Friday June 14, 2019. Two years since the horrific wildfire tragedy of Grenfell tower—a time for reflection has never been more haunting on the brain. Upon such reflection I’ve found myself trying to piece together the right words, or even the words that are just about adequate enough, to express how two years of government and public apathy have simply flown by. Finding in that time the word “tragedy” would become a sentimental and whitewashed concession for indicting our government with social negligence, and preventable slaughter of working class people of colour. Maybe you, like me, woke up this morning, and thought “wow, has it really been two years?” The world in recent times has been saturated with tragedy and sensationalism. Perhaps, this “tragedy” just fell to the wayside as they all do in a time so swiftly gratifying as this digital age. As they may forever do. And as the news cycle roles on, and the world makes a spectacle of more unnecessary horror, we may forget to ask ourselves if anything has ever even changed.
One of my favourite pastimes has been engaging with creative spaces. Whether it's exhibitions, plays, or crying to Avengers: Infinity War, my university experience has been one seeping with different artistic experiences. Of course, there are many different factors, which have made this a lot easier for me than other students, that would love the chance to do the same. Studying History has meant that I have a lot more free time than other people (I should probably be spending that time studying, but mind your business), and I usually have just enough funds to afford to go to some of these events, or at the very least, prioritise them over other things. With that all being said, something that I've increasingly found myself trying to make the time for is volunteering in creative spaces.
On the March 15, 2019, the world witnessed yet another chilling reminder of the dangers of white supremacy to innocent lives. As it stands, 49 people are known to be dead and over 20 in critical condition following a live streamed slaughter of two mosques in Christchurch, New Zealand. This cold hearted and meditated act of murder has resulted in the loss of innocent lives. Lives of men, children and women who migrated from countries like Bangladesh and Pakistan with the only intention of living and thriving. Some of these lives include Mucad Ibrahim (three), Daoud Nabi (71) and Talha Rashid (21). Rather than validate the poor excuse of a man that felt it was his right to steal these people’s lives, let us remember these names instead and keep them in our thoughts.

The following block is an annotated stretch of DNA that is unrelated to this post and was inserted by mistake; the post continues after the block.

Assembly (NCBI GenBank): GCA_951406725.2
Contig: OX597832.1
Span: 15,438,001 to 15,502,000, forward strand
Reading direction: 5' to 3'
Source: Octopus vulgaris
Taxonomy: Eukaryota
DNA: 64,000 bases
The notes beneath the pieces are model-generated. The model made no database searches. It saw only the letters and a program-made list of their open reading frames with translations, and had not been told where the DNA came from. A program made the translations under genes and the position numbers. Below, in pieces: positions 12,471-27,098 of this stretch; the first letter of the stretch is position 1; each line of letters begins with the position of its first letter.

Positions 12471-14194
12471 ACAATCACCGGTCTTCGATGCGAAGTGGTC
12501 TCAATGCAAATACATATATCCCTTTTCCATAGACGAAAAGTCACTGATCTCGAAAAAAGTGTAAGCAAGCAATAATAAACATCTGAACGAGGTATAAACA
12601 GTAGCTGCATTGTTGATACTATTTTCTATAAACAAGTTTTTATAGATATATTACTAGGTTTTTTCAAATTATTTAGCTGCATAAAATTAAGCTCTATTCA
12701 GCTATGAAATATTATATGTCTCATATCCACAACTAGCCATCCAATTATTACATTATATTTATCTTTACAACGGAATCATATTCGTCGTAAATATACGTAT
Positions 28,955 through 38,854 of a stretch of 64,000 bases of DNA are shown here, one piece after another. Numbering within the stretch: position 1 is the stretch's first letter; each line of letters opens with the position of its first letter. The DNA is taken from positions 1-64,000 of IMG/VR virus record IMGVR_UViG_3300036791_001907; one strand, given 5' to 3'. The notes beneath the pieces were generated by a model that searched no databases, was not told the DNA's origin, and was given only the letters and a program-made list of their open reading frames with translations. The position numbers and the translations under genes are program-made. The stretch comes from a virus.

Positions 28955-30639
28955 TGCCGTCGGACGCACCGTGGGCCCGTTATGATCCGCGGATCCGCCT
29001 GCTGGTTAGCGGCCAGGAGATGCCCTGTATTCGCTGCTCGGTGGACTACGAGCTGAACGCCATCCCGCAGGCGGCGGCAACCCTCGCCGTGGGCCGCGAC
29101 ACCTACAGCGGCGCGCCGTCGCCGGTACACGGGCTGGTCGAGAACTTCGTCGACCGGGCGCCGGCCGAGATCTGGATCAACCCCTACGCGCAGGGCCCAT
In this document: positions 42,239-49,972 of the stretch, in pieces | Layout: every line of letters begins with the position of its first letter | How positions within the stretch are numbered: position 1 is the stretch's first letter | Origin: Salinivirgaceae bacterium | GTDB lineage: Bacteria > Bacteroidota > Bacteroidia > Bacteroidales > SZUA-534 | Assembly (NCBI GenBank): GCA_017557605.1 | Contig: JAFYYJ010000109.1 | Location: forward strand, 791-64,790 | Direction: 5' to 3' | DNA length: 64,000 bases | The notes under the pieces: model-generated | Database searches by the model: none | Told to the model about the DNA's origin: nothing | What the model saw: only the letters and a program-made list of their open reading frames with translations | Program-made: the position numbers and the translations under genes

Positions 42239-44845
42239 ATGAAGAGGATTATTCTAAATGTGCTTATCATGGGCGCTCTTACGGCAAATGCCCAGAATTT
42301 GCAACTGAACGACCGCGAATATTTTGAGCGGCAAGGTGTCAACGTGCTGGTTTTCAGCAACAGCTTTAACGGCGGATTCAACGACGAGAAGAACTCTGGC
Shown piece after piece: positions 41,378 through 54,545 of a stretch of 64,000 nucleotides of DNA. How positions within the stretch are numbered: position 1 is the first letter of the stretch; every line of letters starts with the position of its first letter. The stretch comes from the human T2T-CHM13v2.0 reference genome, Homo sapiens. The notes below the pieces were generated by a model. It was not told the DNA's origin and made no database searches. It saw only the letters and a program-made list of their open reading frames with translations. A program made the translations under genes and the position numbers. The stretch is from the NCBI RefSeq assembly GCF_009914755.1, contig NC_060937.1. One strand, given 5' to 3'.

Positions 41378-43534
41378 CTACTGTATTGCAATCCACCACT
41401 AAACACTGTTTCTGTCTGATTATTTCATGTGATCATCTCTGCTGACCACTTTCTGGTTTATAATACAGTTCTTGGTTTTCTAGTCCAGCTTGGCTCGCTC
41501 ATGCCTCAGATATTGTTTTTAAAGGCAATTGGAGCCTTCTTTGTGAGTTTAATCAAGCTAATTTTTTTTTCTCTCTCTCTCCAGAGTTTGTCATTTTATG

A few days ago, my phone pinged with a message from NHS Blood and Transplant reading, “We’re just checking that your appointment to give blood is still convenient?” And though this question filled me with a lot of dread, I knew that realistically the only inconvenience to giving blood is, and always will be, my anxiety towards needles—and nothing more. Giving blood has recently become something at the very top of my agenda in a way that it never was before. I’ve always been on the organ donor registry and that was something that I’ve never really questioned, after all, when the day comes that someone might need my organs, I won’t be alive to need it or feel inconvenienced by the whole process. But, as someone with a genuinely massive fear of needles, I have always been happy to leave blood donation off the agenda. But that has all changed very recently and I hope that with this blog post I can convince more BAME people to do the same.
At the end of last year, British TV was introduced to the new face of Doctor Who with its first-ever female actress, Jodie Whittaker, as the leading protagonist. Being a person who’s generally interested in the discourse of popular culture, as well as being a veteran “Whovian,” this was something that really intrigued me. It pushed many questions to the front of my mind about the show and its agenda in a way that I never considered before as a sci-fi loving pre-teen. What sort of messages were to be made about diversity and inclusivity? Were they ready for the potential backlash that could come from it? To be honest, after a while these questions fell from my mind and public interest shortly after the announcement; the UK government’s falling to pieces and I had a history essay due to think about. But it was one day recently, after stumbling upon my favourite childhood show, that Doctor Who came to the forefront of my mind once more but for some less than comfortable reasons.